Plans to Demolish Single Family Homes to Construct a Mix of new Single Family and Townhome Units Under Consideration

The redevelopment would require a rezoning to increase the density allowed on the combined 2.32-acre parcel.
Source: Official
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Last month, RWS Development LLC submitted plans to the City of Atlanta to develop a mix of single-family and townhome types on five properties located at and around 3537 Roxboro Road NE, known as Eulalia Park. The current zoning designation of the properties is R-3. A rezoning to MR-3 is necessary to convert a combined 2.32-acre parcel into a higher-density residential development.

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Neighborhood Planning Unit B will be reviewing the request during their March 1, 2022, meeting. According to that meeting’s agenda, the Zoning Review Board will review the request on either March 3 or 10, 2022.

According to application documents, the existing properties currently contain five single-family homes with an average value of $460,000 each, which would be demolished upon approval. As proposed, eighteen market-rate dwelling units are proposed. Six units will be single-family homes containing five bedrooms and 4.5 bathrooms with an expected sales price between $1.4 and $1.6 million each. The remaining units would be townhomes containing five bedrooms and 4.5 bathrooms with an expected sales price between $1.3 and $1.5 million.

The letter of intent states that the townhome buildings are internally separated by a 35-foot courtyard, dog park, and preservation of the hardwoods. The applicant also states that the proposed zoning is compatible with the Comprehensive Development Plan, which designates the property as medium-density residential. Additionally, the NPU’s policy provides that the property should be allowed up to eight units per acre.

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Source: Official

Dr. Anita Archambeau

Anita Archambeau, DPA AICP, is a freelance writer, adjunct professor, and consulting urban planner. She has over 25 years of community and economic development experience in local government. When she’s not working, you can find her exploring local craft breweries, walking her two beagles, or traveling to visit her adult children living in New York City and Minneapolis.

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3 Comments

  1. Last year I sat through a big presentation from the city planning office about how the move away from single-family zoning was necessary to provide more affordable missing middle housing and I totally bought it…yet every rezoning request I have seen seems to be replacing single-family housing with high-density luxury units listed for millions of dollars. My neighborhood just fought off one of these false pretense rezoning requests. I encourage everyone to take a close look at every rezoning request impacting their neighborhood and fight off these cash grabs. And shame on the city for trying to sell us a false narrative. This is about lining pockets, not helping people. I was supportive of mixed use zoning and integrating missing middle into our SFH neighborhoods, but the reality is there is no intention of providing affordable missing middle housing – these new builds will just ensure property taxes skyrocket and those of us in single-family housing will be priced right out of our neighborhoods.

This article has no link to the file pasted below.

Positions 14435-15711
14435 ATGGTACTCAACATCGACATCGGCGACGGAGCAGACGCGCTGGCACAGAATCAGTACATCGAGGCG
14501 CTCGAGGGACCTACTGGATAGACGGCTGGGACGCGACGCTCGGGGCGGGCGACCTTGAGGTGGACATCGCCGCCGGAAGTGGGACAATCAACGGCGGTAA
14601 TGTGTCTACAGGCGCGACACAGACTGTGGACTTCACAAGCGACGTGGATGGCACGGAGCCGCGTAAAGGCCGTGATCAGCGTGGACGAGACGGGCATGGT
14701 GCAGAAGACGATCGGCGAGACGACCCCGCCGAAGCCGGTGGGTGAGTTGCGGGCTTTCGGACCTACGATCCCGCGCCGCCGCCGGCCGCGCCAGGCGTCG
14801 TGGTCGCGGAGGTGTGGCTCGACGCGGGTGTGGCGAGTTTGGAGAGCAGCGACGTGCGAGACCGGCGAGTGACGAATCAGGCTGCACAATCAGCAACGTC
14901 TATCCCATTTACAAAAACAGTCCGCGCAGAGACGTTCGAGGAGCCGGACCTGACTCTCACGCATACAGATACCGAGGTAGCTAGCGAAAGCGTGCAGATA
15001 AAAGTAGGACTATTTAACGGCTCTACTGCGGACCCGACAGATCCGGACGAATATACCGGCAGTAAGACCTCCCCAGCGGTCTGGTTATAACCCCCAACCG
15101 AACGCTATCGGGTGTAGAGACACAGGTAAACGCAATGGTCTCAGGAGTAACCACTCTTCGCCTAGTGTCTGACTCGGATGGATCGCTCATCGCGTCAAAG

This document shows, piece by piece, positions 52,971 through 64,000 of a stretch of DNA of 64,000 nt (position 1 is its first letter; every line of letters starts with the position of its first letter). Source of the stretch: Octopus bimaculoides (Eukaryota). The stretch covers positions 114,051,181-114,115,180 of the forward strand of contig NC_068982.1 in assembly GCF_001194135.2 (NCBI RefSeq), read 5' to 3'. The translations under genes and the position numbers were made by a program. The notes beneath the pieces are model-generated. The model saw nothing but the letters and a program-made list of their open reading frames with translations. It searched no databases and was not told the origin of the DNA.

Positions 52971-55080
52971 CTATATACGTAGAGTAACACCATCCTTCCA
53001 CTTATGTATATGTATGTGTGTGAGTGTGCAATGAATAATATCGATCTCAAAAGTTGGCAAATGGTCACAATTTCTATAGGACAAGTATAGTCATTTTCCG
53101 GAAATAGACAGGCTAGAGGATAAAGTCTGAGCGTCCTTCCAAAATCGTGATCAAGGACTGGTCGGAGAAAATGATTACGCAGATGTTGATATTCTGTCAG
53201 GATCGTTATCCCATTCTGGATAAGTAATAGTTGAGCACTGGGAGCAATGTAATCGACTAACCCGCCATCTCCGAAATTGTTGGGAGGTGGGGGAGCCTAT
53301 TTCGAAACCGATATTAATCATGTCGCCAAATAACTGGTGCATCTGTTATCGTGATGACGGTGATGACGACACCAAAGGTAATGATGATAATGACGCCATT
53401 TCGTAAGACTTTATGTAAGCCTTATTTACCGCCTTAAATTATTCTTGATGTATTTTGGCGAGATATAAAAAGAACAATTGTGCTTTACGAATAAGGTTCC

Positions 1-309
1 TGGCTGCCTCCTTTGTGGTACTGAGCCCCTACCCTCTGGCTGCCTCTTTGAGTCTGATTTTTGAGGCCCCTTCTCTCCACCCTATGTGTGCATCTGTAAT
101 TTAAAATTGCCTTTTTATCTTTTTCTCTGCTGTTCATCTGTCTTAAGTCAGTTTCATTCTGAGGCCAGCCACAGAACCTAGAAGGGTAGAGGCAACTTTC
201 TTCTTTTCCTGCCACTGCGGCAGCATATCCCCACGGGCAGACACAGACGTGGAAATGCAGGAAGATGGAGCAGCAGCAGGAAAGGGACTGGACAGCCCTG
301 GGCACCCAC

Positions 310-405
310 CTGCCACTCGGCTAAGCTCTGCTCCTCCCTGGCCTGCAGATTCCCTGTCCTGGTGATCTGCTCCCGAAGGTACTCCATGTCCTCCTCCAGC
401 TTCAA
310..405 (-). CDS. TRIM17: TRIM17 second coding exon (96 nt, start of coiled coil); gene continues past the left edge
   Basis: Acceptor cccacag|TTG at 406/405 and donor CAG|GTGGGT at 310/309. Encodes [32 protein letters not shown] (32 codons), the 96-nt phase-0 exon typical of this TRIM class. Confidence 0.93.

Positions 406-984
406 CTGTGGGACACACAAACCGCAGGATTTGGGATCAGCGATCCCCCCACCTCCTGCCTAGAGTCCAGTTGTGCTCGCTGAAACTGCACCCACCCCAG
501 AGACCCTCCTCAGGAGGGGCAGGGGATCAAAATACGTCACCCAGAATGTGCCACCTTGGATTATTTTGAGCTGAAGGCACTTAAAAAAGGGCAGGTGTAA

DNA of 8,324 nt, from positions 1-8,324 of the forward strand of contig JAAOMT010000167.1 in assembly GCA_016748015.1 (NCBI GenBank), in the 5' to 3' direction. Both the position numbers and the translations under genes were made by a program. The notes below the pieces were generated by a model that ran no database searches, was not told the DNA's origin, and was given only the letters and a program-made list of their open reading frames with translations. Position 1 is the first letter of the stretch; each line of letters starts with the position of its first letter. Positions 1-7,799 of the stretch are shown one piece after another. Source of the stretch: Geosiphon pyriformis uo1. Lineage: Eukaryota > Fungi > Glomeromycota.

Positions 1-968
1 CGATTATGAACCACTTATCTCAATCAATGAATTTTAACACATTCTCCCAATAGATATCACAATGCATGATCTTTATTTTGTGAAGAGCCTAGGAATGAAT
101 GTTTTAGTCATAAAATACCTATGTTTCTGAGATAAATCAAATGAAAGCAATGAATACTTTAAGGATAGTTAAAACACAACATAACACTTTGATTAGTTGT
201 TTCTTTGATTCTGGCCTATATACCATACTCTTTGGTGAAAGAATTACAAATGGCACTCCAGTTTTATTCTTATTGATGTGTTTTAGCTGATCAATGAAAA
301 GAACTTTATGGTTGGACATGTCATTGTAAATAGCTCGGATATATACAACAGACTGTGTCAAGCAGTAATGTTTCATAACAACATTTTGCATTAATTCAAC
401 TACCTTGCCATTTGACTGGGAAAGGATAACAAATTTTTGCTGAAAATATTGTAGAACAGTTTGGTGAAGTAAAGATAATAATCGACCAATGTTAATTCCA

2. Looks like a thoughtful project that increases density and preserves some greenspace, so I would say this is a win. 18 units instead of 5 units regardless of cost or level of luxury is a win as increasing the total amount of supply is better than doing nothing.

    Some will argue that if the housing is at a higher price point, building it is a bad thing. The number of high-income people in the market to buy housing does not change, so these buyers will simply bid up the cost of other housing more affordable regardless. (See Old Fourth Ward and other neighborhoods). At the end of the day, more housing to meet overall supply creates housing for everyone. The most restrictive cities (to development) end up being the most expensive — see San Fran, New York, Boston, LA… On the flip side places like Houston and Dallas remain more affordable because they build a crazy amount of housing. Whether developers get rich doing it, shouldn’t matter. It’s a job with lots of risks — a lot of projects fail, and developers go bankrupt. They put their personal capital at risk. They are the ones building the housing that all of us are living in. If there was more supply, there would be less opportunity for developers to increase supply based on scarcity.

  3. I’ll be moving to Atlanta this spring and I’m gonna be looking for up and coming new construction that’s affordable for all!!

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